Jimmy Greaves is more down to earth. “It’s a dreadful thing, because looking at that,” he says, of his exploits of 1963, “I don’t get any sense of feeling or emotion about it. It’s just a heap of players, of which I’m one, I know that. It’s a dreadful thing to admit. I loved playing football, but I never really planned to be a footballer. I never watched football; I was never interested in football. I was useless at everything else to do with the game apart from playing it.”
He is in the green room of the Gordon Craig Theatre in Stevenage, on the afternoon before an evening performance of his one-man show Jimmy Greaves Live. Parts of the walls, those visible behind posters for pantomimes and cover band shows, are indeed painted green. Greaves is mainly blue and brown: a button-down pale blue shirt, over cement-coloured slacks, and an excellent tan, which he says he got “from walking the dog every day” near his home in Suffolk. He walks the dog daily for exercise after suffering a stroke last year. He watches football on TV occasionally, and still refers to himself as a recovering alcoholic, despite having not had a drink since 1978.
“I don’t feel old at all,” he says, as a pile of white T-shirts, each one with a blue number eight on the back, steadily becomes signed Jimmy Greaves memorabilia. “I feel better now than I have done for a long time, mainly because I had a stroke and got away with it. You just think, Christ, suddenly you’ve found a new way of life. Like when you stop drinking.
“You look at the life you had, and to be honest, it doesn’t become meaningless, but you think, ‘That’s not going to help me over the next few years.’ But I’m not looking for meaning — that’s why I can’t find it!”
Greaves’ ability with a one-liner is given its full airing later on stage in Stevenage. The Gordon Craig Theatre has a capacity of 501. Tonight there are about 120 in the crowd, mainly middle-aged men, each paying £20. “This is the last one we’re going to do in a theatre,” says Greaves, a few minutes before he goes on. “The audience is dying — literally.”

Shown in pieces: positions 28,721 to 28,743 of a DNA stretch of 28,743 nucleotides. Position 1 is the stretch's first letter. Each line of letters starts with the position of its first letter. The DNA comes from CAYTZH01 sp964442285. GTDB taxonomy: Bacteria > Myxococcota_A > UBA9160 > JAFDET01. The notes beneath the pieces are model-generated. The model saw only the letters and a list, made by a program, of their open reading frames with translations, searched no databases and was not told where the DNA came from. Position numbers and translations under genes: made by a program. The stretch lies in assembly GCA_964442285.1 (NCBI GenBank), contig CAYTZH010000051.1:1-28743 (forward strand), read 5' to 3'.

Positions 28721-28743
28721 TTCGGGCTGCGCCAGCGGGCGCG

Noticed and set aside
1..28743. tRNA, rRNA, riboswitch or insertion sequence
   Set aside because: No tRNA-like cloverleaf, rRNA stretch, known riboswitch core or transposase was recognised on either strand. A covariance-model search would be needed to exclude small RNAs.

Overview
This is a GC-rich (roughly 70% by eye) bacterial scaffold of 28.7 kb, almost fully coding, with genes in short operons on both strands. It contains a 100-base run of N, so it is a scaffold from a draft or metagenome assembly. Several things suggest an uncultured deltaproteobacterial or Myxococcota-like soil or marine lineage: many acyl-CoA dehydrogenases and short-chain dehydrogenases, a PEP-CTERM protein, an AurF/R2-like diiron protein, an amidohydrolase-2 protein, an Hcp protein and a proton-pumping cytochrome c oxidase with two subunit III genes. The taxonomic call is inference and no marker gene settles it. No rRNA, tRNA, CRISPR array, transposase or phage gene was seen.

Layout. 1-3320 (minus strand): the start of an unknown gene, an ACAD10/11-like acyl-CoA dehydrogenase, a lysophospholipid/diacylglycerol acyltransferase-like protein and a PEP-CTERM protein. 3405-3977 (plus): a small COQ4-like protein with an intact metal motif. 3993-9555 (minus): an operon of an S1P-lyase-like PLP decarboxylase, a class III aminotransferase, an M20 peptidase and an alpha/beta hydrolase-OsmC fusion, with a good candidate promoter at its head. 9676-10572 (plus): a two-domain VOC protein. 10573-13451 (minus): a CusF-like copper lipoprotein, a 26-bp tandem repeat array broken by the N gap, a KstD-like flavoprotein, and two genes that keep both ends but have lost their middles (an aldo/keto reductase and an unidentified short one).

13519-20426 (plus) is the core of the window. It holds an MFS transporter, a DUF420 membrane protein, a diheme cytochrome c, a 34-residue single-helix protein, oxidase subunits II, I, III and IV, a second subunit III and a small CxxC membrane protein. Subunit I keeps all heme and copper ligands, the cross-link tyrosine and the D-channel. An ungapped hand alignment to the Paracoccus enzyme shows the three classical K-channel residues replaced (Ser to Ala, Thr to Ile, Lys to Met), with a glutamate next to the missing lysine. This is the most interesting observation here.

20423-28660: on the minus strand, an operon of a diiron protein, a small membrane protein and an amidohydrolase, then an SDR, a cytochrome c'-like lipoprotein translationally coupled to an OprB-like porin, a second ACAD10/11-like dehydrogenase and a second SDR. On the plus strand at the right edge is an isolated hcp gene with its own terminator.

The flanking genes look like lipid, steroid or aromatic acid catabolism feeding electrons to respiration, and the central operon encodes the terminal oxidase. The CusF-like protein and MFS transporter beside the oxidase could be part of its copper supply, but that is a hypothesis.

The welcoming applause is warm, and Greaves explains that there is an addition to the programme: Ron “Chopper” Harris. “Dear old Ron”, one of Giller’s assassin defenders, will be doing a bit, too. Harris played 795 games for Chelsea, the club record (Frank Lampard is third on that list, and would need to play four more full seasons of 50 games each to top it). “What people don’t know about Ron is,” Greaves tells the audience, leaning on the microphone stand with the ease of a stand-up comic, which tonight he effectively is, “that he got a blue at Cambridge.” Pause. “If some silly bastard hadn’t have jogged his elbow, he would have got the pink and the black as well.” Laughter.
A camera phone goes off. “Who took a picture then? I don’t mind, but not too many for security reasons.” The good vibe in the room drops a couple of notches. “Social security reasons.” Long and loud laughter.
Seven minutes in: “I was speaking to a bloke before this for an interview, for Esquire magazine, and he said ‘What do you do now?’ and I said I was working for Sky last winter but I got fed up and quit. Bloody freezing putting those dishes up.” Laughter.
Answering that question beforehand, he had said: “I’d like to do a decent job again, but it’s not likely to happen at my age. It’s not going to happen, being realistic. I’m not going to go back into television, because I’m too old. I’m not going to go back into football, because I’m too old. I haven’t got the qualifications to go back into football anyway. So you live with what you’ve got. I’m in the calmest phase of my life, and I enjoy it.”
The show comprises a 40-minute stand-up set and 15 minutes of amusing stories from Harris before the interval, followed by 20 more minutes solo and a 20-minute joint Q&A with Harris. Greaves the raconteur is as natural as Greaves the footballer. His flow only stops twice. Early in the first half, glancing at his sheet of prompts — which is on a low table next to the microphone and also has a bottle of water on it — he sees the word “Gazza”.
“Dear old Gazza. He’s in trouble again. I usually tell a couple of gags about him but I don’t think it’s opportune.” In the audience, 120 heads nod in silent unison. “I wish him well. Things are pretty poor. I don’t know what he does. Something might turn him around, but it’s a difficult situation. So let’s move on.”
Then, about 10 minutes before the interval, he loses his train of thought for a moment telling a joke about being stretchered off after an injury. “Where was I?” he asks, and a man in the audience shouts “Stretcher!” Greaves, with a grin, mimics him by shouting the word in the same way, then immediately starts to retell a joke he told earlier about doing his show at an Alzheimer’s association dinner. Exactly the same wording, but this time with a vacant stare on his face. As a planned ad-lib, it’s very good; as a genuine one, it’s brilliant. It earns a round of applause, and the biggest laugh of the night.